Central 911 ordered to respond in Mt. Apo fire

Mar. 28, 2016
GEARING UP. In Lake Venado, a group of porters gear up for the Mt. Apo summit. They loaded 20-25 kilos of stuff in their packs. (davaotoday.com photo by Rawi June Amaga-Morandante)

GEARING UP. This photo of a group of porters was taken in 2009 in Lake Venado. (davaotoday.com file photo by Rawi June Amaga-Morandante)

DAVAO CITY — The Central 911 here has been ordered to respond to the massive fire in Mt. Apo that has reportedly affected more than 100 hectares of forest cover.

The forest fire in the country’s highest peak broke out at the Campsite 3 at around 1:00 pm on Saturday, March 26.

In a Facebook post by the Department of Environment and Natural Resources-Provincial Environment and Natural Resources Office (DENR-PENRO) Davao del Sur, on Sunday, March 27 said the cause of fire “is still undetermined and threatens to spread to the Lake Venado area.”

In a statement on Monday, March 28. Peter Laviña, spokesperson for Davao City Mayor Rodrigo Duterte said the mayor has ordered the Central 911 to assist in quelling the fire in Mt. Apo.

The statement also cited North Cotabato tourism officer Joey Recimilla, who said that “the fire could penetrate the Kidapawan-Magpet-Makilala eco-triangle” if not contained.

Duterte also called for long term action on watershed management and forest protection, especially in important watersheds like Mt. Apo.

“Mt. Apo is not only a tourist spot, and adventure for taking selfies, but mountains and volcanoes with forests help manage the effects of climate change,” he said.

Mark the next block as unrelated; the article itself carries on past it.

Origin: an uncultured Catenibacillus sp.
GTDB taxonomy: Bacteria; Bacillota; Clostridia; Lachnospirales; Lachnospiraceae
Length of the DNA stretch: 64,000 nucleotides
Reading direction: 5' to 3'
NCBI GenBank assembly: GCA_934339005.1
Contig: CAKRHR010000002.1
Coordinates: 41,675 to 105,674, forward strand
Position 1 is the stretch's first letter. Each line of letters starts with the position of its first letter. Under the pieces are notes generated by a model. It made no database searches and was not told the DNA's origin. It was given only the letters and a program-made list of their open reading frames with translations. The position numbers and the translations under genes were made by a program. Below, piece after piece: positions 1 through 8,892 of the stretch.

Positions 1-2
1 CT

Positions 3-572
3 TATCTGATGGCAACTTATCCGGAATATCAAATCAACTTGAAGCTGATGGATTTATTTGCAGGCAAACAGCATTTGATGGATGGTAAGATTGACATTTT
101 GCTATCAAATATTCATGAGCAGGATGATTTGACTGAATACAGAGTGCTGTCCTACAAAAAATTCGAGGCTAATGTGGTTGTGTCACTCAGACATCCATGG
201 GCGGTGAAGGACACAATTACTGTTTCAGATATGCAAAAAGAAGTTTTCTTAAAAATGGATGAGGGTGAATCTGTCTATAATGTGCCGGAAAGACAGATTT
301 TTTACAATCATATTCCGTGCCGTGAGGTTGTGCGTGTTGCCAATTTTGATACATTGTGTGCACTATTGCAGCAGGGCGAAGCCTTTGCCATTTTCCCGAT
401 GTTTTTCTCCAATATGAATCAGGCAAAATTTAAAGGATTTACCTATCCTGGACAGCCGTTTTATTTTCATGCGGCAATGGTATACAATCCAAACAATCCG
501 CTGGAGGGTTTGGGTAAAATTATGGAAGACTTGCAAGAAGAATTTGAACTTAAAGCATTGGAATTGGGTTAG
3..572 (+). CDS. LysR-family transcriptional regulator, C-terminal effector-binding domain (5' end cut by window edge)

“El Nino is undeniably here. We need less talk and more action to protect or enhance nature around us, since our survival depends on it, especially the rural poor,” Duterte added.

The Davao City Mayor’s order came after dozens of trekkers, who climbed Mt. Apo during the Holy Week, were evacuated as Makilala and Magpet Bureau of Fire Protection (BFP) personnel in North Cotabato have been trying to fight the forest fire.

PENRO’s statement said: “It was believed that fires can break out accidentally because of the accumulated garbage that can cause fires, cigarette butts thrown indiscriminately or during cooking of campers.”

Last February 2016, the Eco-Tourism Committee of the Mt. Apo Natural Park-Protected Area and Management Board (MANP-PAMB) decided to limit trekking to Mt. Apo Natural Park during this year’s Holy Week to prevent forest fires from breaking out. The number of trekkers allowed was limited to 1,000 climbers, including: 300 in Sta. Cruz; Digos City-200; Bansalan-100; Makilala-100; Kidapwan-200; and Magpet-100. (davaotoday.com)

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